Craigslist hands over the name of a villain who didn't feel like going to the Oscars
A judge has ruled that Craigslist has to reveal the ID of a man who tried to see Oscar tickets on its site.
His name is Craig(slist). Daniel Craig(slist).
In a ruling I find a little perplexing, although my ruling is that most of life is a little perplexing, a judge in a Los Angeles Supreme Court left Craigslist stirred and shaken.
They were forced to reveal the name of the dastardly villain who tried to sell two tickets to the Oscars for $2500. Each.
The man only identified himself as Daniel on the site.
Apparently, those who are invited to the splendidly brief and modest affair, are explicitly told that they must not sell their tickets to anyone.
The reason? Thus spake the Academy's attorney, David Quinto: "If you don't know who's inside the theater, it's very difficult to provide security."
I am concerned about the security of this argument. And not just because when I'm in the 3.30 showing of Mamma Mia at the Metreon, how do I know who's in there with me?
It appears the Academy feels secure if some actor or cinematographer has a few too many and swings a fist or seven at Sean Penn, Daniel Craig or some wizard who had to light Michael Douglas's close-up.
But they fear that, if sold, the tickets might fall into the hands of, oh, i don't know, eco-terrorists protesting the carbon footprint of The Matrix trilogy. Or, perhaps, a Serbian documentary maker who wants to prove that Jude Law's hair in fact began its life on a three-year-old sprinter at Belmont Park. Or, even worse, a fan.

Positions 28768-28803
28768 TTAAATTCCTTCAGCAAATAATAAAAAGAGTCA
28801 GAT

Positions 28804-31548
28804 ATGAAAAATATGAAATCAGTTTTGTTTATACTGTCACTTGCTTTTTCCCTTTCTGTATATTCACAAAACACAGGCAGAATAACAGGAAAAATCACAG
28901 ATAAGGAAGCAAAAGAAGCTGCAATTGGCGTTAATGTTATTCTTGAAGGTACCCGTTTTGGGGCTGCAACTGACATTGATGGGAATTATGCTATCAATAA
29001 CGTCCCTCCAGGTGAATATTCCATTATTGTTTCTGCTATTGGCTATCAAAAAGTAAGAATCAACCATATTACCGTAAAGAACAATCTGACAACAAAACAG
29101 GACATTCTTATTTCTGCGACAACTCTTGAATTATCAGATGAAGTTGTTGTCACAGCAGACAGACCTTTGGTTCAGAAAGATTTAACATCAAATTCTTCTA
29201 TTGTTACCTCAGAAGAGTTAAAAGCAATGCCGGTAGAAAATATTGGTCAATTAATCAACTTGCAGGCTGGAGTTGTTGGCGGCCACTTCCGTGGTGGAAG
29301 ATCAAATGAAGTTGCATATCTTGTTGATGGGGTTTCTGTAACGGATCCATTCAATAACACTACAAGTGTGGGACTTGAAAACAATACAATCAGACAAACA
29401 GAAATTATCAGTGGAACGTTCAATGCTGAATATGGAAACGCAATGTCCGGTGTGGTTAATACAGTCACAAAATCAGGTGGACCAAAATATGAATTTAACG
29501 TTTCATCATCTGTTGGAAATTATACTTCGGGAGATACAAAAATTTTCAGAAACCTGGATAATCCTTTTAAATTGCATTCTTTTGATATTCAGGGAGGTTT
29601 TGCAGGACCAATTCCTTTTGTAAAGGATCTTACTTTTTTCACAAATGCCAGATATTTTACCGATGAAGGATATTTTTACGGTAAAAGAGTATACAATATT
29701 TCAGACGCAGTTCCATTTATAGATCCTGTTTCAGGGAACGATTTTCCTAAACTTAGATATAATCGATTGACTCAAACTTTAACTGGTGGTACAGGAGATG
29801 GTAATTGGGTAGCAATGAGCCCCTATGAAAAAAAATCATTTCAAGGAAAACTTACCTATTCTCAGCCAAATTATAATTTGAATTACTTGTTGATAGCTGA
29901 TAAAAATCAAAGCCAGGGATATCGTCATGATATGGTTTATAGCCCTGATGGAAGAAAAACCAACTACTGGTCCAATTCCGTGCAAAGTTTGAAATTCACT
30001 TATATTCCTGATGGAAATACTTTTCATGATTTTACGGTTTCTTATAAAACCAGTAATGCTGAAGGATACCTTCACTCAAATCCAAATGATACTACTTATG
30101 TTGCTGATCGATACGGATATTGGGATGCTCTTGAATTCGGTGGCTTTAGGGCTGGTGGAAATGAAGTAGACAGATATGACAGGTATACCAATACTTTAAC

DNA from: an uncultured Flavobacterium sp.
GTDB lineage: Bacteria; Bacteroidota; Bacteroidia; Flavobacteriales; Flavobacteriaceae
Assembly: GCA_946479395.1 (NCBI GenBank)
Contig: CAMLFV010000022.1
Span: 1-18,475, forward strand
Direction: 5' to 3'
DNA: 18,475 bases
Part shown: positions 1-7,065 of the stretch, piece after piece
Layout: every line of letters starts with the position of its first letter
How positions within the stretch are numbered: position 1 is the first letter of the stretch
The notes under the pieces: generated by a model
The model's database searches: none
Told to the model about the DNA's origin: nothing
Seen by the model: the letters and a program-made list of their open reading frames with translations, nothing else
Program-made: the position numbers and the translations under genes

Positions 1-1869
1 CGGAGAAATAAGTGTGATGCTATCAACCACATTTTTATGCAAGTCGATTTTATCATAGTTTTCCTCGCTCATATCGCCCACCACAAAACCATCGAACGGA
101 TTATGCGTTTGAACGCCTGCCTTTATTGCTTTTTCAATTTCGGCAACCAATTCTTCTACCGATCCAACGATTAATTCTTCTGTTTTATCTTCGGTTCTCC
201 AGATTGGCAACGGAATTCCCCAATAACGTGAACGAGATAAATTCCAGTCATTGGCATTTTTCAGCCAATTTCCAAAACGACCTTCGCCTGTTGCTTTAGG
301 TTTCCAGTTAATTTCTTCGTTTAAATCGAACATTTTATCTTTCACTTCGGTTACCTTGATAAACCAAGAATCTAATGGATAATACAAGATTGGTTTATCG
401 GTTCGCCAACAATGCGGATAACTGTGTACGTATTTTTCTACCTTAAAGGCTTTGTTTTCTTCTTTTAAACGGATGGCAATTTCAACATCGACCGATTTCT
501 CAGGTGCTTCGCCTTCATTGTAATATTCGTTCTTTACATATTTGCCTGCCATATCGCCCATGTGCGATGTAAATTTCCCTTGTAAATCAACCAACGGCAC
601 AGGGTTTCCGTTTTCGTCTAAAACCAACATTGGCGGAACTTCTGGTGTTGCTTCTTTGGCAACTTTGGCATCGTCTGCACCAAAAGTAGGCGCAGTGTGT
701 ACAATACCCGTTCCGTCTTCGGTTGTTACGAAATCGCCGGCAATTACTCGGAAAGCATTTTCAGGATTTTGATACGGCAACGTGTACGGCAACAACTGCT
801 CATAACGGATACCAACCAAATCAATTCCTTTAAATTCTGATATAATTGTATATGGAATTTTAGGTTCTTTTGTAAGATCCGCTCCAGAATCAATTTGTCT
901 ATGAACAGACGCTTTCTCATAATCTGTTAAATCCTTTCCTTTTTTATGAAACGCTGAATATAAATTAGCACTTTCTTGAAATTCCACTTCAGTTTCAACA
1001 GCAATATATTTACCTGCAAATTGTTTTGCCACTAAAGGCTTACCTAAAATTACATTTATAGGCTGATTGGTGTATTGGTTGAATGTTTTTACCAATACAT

Is it not possible that certain invitees give away their tickets anyway?
To friends, acquaintances, fellow agitators or folks on the street (couldn't you imagine Daniel Day-Lewis doing just that? Hey, he's DANIEL Day-Lewis, right? No, it couldn't be. He would have found a much more fun Craigslist name than Daniel.)?
Here we might have some poor soul who had, perhaps, not enjoyed producers' graces for a while. Perhaps he had not been nominated for the fourteenth consecutive year. Perhaps all he wanted was five grand with which to drown his sorrows and to enjoy the company of his few remaining friends.
But, no, now he is going to be accused of attempting to aid trespass to the event.
Hollywood makes movies about trespassers all the time. They walk into parties, get the girl and annoy her boyfriend. They are heroes.
Which makes me wonder. Is this a secret scheme on the part of some inspired Oscar-winning producer to have Daniel Craig(slist) convicted and then make a movie out of his story?
Today, the Academy's attorney admitted that it now knows who Daniel really is.
Perhaps the inspired producer has already to decided to cast Jack Nicholson in the role of a down and out sound editor, who once had everyone's ear, but then fell on hard times, hit the bottle, lost his family, and walked the streets, until he had to pawn his final treasured possession, the tux he always used to wear to the Oscars. Joan Allen has, perhaps, been lined up play his ex-wife.
Just like the judge's order to Craigslist, it will be a morality tale.